Which criteria do non-dairy milk drinks, vegetarian meats and cultured
meats have to satisfy before they are accepted by consumers? What
advantages must they offer us in order for them to be a success on
Aim: Future Food – must taste better, or at
least as good as meat, dairy products and eggs derived from animals.
To put it in a nut shell: What any form of vegetarian meat, cultured
meat, egg replacement products or non-dairy milk drinks products,
have to do is completely satisfy the taste preferences of the majority
of the population. It is very probable that taste is the most important
key to success, and at the same time, one of the biggest challenges.
Note: It should be pointed out that talking about "taste"
also considers the texture of the product and how filling or satisfying
it is to eat.
Aim: Future Food – must be cheaper than conventional
meat, milk or eggs which are derived from animals.
The wasting of resources inherent in producing animal products makes
them in principle costly. Generous subsidies and reducing the quality
of animal products through the implementation of intensive farming
makes animal products “appear” cheaper. Therefore it stands
to reason that it must be possible to produce animal-free products
at less cost than products from killed animals. This is an essential
criterion: Cheaper than conventional meat!
In the initial stages producing cultured meat is cost intensive. It
would therefore make sense to start with an expensive delicatessen
product such as “foie gras”: this would make it possible
to achieve a competitive price. An in-vitro “foie gras”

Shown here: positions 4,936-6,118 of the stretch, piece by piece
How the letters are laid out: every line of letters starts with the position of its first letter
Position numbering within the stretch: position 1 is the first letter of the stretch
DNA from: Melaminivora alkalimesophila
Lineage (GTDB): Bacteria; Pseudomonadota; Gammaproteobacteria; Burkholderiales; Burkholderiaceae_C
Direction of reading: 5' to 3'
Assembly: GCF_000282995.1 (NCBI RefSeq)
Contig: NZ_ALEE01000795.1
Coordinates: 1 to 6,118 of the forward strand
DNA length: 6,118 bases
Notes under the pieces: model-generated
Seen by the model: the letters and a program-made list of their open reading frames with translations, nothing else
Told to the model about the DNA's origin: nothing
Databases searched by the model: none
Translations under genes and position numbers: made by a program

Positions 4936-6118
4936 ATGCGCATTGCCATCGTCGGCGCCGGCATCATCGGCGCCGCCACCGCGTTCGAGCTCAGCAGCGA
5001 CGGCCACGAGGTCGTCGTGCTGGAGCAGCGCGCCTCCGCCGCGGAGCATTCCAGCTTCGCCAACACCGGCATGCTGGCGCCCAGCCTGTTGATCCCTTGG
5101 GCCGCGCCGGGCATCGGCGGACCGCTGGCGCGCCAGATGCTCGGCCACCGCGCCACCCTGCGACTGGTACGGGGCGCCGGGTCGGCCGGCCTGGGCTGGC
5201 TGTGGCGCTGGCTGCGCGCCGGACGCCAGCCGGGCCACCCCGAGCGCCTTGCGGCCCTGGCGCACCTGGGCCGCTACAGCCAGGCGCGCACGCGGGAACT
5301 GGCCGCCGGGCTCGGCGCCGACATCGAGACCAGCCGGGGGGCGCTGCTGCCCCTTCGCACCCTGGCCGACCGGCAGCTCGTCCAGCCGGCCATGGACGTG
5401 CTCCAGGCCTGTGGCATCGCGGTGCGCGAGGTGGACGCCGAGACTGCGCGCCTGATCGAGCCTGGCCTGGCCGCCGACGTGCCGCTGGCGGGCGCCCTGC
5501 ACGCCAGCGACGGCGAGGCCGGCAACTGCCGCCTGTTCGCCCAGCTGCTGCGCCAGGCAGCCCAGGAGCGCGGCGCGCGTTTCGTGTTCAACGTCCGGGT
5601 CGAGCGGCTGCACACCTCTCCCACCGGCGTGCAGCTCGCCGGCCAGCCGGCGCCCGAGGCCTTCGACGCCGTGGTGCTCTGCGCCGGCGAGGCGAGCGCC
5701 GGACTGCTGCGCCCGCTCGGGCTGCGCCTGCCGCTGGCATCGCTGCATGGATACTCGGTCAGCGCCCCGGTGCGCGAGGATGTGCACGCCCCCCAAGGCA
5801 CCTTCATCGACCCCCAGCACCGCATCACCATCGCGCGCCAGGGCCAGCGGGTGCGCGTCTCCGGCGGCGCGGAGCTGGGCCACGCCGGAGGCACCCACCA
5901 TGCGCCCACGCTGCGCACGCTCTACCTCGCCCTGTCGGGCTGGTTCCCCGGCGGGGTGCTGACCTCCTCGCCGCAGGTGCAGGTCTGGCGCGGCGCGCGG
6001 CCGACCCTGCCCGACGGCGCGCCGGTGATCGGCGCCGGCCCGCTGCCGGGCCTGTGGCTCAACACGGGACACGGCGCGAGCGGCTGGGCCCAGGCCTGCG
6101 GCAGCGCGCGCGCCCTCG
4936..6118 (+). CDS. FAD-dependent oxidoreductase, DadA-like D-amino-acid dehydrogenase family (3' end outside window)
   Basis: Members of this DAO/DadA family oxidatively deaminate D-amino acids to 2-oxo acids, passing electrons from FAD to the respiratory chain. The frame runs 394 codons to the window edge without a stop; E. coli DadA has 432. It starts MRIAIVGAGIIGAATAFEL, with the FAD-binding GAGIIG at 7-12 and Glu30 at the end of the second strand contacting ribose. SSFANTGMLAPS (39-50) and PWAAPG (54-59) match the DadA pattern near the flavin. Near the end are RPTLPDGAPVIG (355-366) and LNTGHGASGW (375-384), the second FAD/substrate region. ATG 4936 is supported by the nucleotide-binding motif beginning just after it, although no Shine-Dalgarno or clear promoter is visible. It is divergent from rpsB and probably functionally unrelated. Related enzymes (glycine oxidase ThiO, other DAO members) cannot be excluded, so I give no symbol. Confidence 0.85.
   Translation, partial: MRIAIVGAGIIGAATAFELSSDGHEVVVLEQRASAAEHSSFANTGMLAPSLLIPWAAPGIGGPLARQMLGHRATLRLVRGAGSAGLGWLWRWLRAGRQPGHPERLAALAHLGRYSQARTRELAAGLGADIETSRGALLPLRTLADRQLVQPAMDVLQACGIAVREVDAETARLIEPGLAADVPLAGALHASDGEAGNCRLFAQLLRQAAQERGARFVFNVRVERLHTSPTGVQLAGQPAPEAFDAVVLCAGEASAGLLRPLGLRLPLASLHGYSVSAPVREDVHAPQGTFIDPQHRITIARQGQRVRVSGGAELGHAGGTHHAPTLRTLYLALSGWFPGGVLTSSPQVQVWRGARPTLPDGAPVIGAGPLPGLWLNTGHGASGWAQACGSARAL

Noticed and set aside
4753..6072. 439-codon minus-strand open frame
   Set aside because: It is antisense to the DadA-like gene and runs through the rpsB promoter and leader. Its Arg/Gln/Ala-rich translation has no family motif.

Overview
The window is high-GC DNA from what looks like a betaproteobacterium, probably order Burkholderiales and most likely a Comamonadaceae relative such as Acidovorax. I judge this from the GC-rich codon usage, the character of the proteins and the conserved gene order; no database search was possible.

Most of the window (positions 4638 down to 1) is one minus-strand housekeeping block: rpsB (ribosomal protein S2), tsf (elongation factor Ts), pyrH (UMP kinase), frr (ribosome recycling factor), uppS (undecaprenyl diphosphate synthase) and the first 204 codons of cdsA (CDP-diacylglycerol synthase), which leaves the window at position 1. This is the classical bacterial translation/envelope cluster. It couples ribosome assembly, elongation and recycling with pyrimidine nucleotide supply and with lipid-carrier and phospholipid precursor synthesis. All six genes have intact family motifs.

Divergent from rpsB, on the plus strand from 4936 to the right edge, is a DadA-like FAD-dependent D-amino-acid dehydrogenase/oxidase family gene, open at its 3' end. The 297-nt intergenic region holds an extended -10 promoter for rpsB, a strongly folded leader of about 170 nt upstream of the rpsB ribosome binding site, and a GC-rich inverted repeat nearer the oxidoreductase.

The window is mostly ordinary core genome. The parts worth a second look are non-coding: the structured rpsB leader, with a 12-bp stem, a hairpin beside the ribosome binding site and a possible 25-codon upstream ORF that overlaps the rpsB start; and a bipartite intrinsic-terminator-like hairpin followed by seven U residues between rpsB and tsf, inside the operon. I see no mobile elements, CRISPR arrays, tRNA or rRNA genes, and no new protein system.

would be healthier and without the massive amount of associated animal
cruelty involved in production.
Marketing / Target groups / Advertising
Aim: Future Food – must appeal to the majority!
Until now, animal-free foods have only been aimed at particular target
groups. The existing products have been developed with health-conscious
people or vegetarians in mind. However, it is essential that future
products, which are superior to animal products, have the widest possible
audience as target group, not just a small segment. Advertising and
marketing going into future products should not, under any circumstances,
be geared to the vegetarian market.
Aim: Future Food – will be healthier than
Vegetarian meat, non-dairy products, egg replacement products as well
as cultured meat need to be healthier for humans than animal products.
Animal epidemics such as BSE and bird flu (avian influenza) as well
as antibiotic resistance and salmonella should cease to be problems.
It should be possible during production to make it easier to control
the combination of amino acids or fatty acids or for example, to omit
cholesterol. As far as health is concerned, it would be relatively
easy to outperform animal products. Further
information about the health disadvantages of animal products.
Shelf life / Hygiene
Existing animal-free products, such as soya milk drink, tofu or
vegetarian sausages, always have a longer shelf life than their equivalent
animal based products. Due to this fact there are many savings to
be made in production, transport and sales, for example, by making
cold chains unnecessary in many cases. Usually, spoilt animal products
are by far a greater health risk than spoilt animal-free products.
These are weighty advantages for the food industry and the end-user
alike, which have yet to be fully recognised and realised.
on Consumer Acceptance (Dutch PROFETAS-project). Note: On this
site, NPF (Novel Protein Food) is used for vegetarian meat.
Sales and Trends (SANA, USA).
Soyfoods (SANA, USA).
Consumer Trends Reports (Cultivate Research).
Trend In Meat Substitute Sales (by Lily Naylor, 2012).